from the New Elm Community is searching for any descendants of the
following property owners at New Elm ca 1918-1925 when my parents, J.T.
Greene and Essie Turner Greene purchaswed the following described New Elm
property from W.E. McLaughlin and E.C. McCrary: "1¼ acre on East Side of
Moultrie-Sylvester Public Road with a store site, grist mill, and
steam-driven cotton gin. Bounded on the North by a Mrs. Newton (later
sold to Mashbourn Brothers); on East and South by W.J. Perkins (which was
later sold to S.E. Watson); and on the south by James Bennenson."
There was no description of the property on the West side of the
Moultrie-Sylvester Public Road which is where my parent's house and some
acres of land were owned by my parents. I have not yet found the deed to
show from whom they purchased that property.
If you are a descendant of any of the families named above, and have
any information and/or pictures of those buildings, I would appreciate
your contacting me. This information will be used for a history of the
community during the 1920s and 1930s.
Please contact Reba Greene at 229-890-1202.
Carolyn Clark at the library had a couple of little papers called The
Southern Planter. One issue is January 1934.and it is interesting to read!
The heading on the front page says this paper has "more than 230,000
circulation" and is "The Oldest Agricultural Journal in America."
Reading its pages is like a visit with my beloved grandmother!
The mailing label on the front reads J.H. Clark, Moultrie, GA R 4!
Inside, on page 3 the subscription information says that you may
subscribe for 50 cents for two years or $1.00 for five years in the United
States and Island possessions and Mexico; the city of Richmond, 50 cents
per year; Canada and foreign countries, 75 cents per year including tax.
The paper was in its 95th year in 1934. It was published in Richmond,
On the editorial page it features "A Way to a Happy New Year" by Robert
The poem: A Way to a Happy New Year.
To leave the old with a burst of song,
To recall the right and forgive the wrong;
To forget the thing that binds you fast
To the vain regrets of the year that's past;
To have the strength to let go your hold
Of the not worth while of the days grown old,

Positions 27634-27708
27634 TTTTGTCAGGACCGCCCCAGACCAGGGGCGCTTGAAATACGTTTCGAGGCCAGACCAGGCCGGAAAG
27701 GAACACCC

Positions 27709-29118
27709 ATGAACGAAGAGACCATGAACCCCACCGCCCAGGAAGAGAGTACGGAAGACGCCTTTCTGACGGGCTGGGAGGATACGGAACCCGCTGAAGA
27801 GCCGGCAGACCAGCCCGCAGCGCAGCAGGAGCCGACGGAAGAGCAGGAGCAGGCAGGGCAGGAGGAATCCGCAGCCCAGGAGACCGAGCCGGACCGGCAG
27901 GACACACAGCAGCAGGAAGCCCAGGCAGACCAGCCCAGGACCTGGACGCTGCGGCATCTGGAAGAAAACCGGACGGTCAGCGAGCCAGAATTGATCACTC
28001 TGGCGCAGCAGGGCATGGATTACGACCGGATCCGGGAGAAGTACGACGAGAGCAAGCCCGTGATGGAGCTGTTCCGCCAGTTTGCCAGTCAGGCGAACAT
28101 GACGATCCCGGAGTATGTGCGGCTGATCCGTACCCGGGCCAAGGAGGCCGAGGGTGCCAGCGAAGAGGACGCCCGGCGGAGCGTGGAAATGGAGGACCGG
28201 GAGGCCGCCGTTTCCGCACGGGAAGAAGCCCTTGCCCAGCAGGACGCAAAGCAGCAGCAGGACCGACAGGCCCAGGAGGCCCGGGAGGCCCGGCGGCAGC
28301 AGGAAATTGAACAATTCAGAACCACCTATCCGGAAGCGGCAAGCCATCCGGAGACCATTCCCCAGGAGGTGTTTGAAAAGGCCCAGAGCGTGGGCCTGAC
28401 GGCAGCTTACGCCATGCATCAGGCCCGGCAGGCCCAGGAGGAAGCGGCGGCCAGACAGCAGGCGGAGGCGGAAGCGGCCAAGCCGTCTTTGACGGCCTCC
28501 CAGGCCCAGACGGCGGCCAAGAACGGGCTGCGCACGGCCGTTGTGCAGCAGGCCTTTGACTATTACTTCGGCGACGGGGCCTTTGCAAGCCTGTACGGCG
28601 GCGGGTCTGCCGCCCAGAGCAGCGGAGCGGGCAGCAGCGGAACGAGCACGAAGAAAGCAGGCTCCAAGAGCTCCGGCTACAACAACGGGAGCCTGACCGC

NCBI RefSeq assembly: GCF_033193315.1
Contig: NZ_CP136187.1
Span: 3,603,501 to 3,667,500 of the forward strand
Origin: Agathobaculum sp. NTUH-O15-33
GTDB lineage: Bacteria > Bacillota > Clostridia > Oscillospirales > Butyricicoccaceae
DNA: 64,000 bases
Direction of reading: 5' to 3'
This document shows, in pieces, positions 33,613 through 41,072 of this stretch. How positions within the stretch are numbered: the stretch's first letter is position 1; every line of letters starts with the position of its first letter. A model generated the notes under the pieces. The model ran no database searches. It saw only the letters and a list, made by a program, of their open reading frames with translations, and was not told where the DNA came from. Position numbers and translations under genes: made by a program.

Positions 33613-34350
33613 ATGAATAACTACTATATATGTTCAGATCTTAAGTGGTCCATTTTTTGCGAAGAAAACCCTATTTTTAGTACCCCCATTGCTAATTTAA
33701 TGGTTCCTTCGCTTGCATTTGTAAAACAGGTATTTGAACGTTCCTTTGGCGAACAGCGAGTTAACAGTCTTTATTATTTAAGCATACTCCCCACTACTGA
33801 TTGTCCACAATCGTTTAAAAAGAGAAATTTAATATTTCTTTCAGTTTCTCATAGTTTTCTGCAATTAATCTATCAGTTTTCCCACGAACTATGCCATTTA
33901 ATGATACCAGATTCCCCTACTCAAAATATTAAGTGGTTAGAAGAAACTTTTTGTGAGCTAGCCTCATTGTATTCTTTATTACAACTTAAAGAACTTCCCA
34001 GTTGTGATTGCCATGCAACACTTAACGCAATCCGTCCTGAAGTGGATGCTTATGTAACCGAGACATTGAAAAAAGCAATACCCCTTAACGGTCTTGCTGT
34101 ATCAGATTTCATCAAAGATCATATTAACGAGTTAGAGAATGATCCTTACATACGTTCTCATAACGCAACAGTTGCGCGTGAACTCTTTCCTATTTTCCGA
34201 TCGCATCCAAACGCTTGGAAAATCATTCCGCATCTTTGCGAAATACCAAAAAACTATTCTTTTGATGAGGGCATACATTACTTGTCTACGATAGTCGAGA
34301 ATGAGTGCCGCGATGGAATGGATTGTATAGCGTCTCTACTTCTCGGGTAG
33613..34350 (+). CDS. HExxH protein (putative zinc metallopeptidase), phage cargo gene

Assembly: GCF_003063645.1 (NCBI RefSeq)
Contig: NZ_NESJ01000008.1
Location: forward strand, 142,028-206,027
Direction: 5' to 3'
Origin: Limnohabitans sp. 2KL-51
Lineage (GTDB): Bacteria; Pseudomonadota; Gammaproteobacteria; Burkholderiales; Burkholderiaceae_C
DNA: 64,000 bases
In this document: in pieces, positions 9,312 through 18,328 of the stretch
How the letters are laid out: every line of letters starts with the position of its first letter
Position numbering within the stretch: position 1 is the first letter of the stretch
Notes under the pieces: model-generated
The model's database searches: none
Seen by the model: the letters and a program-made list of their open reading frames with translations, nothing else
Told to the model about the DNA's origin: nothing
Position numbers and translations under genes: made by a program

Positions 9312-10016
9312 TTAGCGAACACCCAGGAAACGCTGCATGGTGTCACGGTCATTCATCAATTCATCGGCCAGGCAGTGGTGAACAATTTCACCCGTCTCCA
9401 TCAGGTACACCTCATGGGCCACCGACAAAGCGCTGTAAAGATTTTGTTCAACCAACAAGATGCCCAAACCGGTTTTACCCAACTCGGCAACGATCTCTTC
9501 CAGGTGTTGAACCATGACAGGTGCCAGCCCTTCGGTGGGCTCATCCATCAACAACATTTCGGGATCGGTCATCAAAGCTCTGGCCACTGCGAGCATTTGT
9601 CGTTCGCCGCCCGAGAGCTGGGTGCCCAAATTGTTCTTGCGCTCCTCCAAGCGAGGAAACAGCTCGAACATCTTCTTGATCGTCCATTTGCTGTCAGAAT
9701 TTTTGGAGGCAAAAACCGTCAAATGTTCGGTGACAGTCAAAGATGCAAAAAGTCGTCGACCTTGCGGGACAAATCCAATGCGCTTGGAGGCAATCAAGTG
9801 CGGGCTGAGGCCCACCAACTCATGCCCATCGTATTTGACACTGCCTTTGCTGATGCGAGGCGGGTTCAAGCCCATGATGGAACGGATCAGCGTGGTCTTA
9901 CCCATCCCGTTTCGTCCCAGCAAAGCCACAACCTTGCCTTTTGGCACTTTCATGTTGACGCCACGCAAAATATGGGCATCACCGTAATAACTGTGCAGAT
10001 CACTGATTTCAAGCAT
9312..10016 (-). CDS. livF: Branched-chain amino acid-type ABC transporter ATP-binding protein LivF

To dare go forth with a purpose true,
To the unknown task of the year that's new;
To help your brother along the road
To do his work and lift his load;
To add your gift to the world's good cheer,
Is to have and to give a Happy New Year.
The editorial page is headed "Farm Management" and features "Work for
The editor writes, "We enter the New Year 1934 with new hopes, new
ideals and new expectations. Agriculture has a new promise of a New Day.
Let us all work with President Roosevelt to this end."
Headings under the "Work for the Month" include: Select Eggs for
Hatching, Get Brooder Ready for Early Chicks, Order Fertilizer, Look after
Pastures, Seed Oats (and the "supply of good oats will be short this
year."), Prevent Wormy Pigs, Look After Ewes, Finish Plowing and Build
Hotbeds and Cold Frames.
At the end of this article there is a little heading "Has it occurred
to you?" which asks if you have: Prepared the tobacco plant bed so that
the seed may be sown early? Have you covered the beds with cheese cloth
having 26 strands to the inch?
Have you watched the bees and provided additional food, if necessary,
by using sugar syrup?
Have you attended farmers' winter meetings, such as corn and grain
shows, horticultural, dairy, livestock conventions, etc.?
Have you examined the fruit trees and applied the dormant spray if
scales are present?
Have you protected orchards from mice and rabbits?
Have you set 5 eggs for each pullet desired?
We'll browse among this very interesting paper some more next time!